October 28, 2009
Two homework problems. The first one is easier, so you can consider the second one to be extra credit. A proof of these results can be found in different places, for example, the paper Division by three, by Conway and Doyle. (Please don’t look at the paper while working on the homework, of course.) Unfortunately, the paper could use a serious trimming and editing, so I cannot really recommend it, but the proof is carefully written there.
- Without using the axiom of choice, show that if and are sets, and then
- Same as 1., but now with instead of
October 21, 2009
Jens Harlander, Wed. October 28, 2:40-3:30 pm, MG 120.
Introduction to Computational Complexity
Complexity theory provides ways of measuring the difficulty of computational mathematics problems. Some problems are indeed impossibly difficult (your Math 108 and 143 students are right after all!). For example, there does not exist an algorithm that decides whether a polynomial (in an arbitrary number of variables) with integer coefficients has integer roots. However for many difficult problems, simple strategies work well in practice as long as one is willing to ignore a hopefully sparse set of inputs. I will discuss basic features of the theory, give you more examples of impossibly hard problems and tell you about the relevance of all of this to Internet security.
October 20, 2009
Here is the list of speakers for the rest of the term.
October 18, 2009
Here is quiz 4.
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October 16, 2009
In class I mentioned without proof that there is a finite set of squares with which we can tile the plane, but not periodically. Hao Wang was the first to study the question of whether there are such tilings. He conjectured that the answer was not. In 1966, his student Robert Berger disproved the conjecture. He explained how tiles could be used to code the workings of a formalized computer (a Turing machine), in a way that one could solve recursively the Halting Problem if it were the case that any set that tiles can do so periodically. Since it is a well-known result from computability theory that the halting problem cannot be solved recursively, it follows that Wang’s conjecture is false.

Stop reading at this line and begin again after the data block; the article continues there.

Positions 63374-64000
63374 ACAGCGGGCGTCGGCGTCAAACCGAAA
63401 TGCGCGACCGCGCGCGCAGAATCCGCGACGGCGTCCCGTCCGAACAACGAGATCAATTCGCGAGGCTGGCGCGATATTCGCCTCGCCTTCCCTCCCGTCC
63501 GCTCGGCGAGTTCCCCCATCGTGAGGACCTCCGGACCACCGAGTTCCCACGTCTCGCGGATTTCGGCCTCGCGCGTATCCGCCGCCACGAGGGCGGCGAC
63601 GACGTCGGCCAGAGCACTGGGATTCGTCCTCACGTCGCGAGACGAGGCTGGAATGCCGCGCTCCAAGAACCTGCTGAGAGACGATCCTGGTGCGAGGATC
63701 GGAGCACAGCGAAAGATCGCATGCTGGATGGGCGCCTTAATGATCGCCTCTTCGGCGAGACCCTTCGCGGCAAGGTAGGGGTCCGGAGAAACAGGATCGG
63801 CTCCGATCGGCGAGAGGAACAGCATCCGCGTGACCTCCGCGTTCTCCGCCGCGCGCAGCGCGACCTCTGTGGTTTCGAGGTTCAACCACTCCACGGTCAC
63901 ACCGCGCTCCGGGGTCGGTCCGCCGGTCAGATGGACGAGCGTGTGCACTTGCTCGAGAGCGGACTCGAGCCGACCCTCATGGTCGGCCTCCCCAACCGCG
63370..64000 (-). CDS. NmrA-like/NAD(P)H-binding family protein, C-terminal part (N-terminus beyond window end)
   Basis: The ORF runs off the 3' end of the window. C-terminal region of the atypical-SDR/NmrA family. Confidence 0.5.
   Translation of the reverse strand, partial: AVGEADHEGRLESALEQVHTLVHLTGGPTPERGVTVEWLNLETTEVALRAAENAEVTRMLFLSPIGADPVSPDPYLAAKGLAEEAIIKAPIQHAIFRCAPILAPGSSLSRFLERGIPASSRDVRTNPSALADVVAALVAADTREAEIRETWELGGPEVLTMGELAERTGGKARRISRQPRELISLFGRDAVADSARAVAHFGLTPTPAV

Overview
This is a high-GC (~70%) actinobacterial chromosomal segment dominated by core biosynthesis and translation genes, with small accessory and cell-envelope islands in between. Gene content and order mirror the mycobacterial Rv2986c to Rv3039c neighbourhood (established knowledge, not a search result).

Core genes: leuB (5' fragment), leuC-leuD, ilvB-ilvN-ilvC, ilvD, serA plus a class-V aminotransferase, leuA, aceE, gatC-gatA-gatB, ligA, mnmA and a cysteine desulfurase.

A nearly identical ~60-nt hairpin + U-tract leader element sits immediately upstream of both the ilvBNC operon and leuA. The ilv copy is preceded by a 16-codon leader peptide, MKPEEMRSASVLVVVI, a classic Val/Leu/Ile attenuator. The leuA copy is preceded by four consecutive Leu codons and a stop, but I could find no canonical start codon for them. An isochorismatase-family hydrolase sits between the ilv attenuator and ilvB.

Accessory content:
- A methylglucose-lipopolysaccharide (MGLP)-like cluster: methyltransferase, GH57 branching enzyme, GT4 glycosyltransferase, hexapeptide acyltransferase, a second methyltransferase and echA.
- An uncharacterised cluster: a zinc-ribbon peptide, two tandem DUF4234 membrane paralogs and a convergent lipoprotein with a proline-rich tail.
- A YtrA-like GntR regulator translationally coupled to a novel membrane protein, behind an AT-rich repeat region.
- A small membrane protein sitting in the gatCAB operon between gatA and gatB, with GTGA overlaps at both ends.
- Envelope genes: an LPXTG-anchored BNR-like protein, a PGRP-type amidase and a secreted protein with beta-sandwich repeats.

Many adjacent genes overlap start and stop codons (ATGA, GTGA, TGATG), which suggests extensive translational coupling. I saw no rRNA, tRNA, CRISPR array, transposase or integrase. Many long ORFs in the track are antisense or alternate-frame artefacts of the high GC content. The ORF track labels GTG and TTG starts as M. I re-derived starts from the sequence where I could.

Examining the tiling given by Berger, one finds that he requires 20426 tiles to do his coding. The number has been substantially reduced since. I believe the currently known smallest set of tiles that can only cover the plane aperiodically has size 13. It was exhibited by Karel Culik II in his paper An aperiodic set of 13 Wang tiles, Discrete Mathematics 160 (1996), 245-251. The Wikipedia entry on Wang tiles displays his example. Once again, the proof of aperiodicity uses the halting problem.
(I would be curious to know of improved bounds.)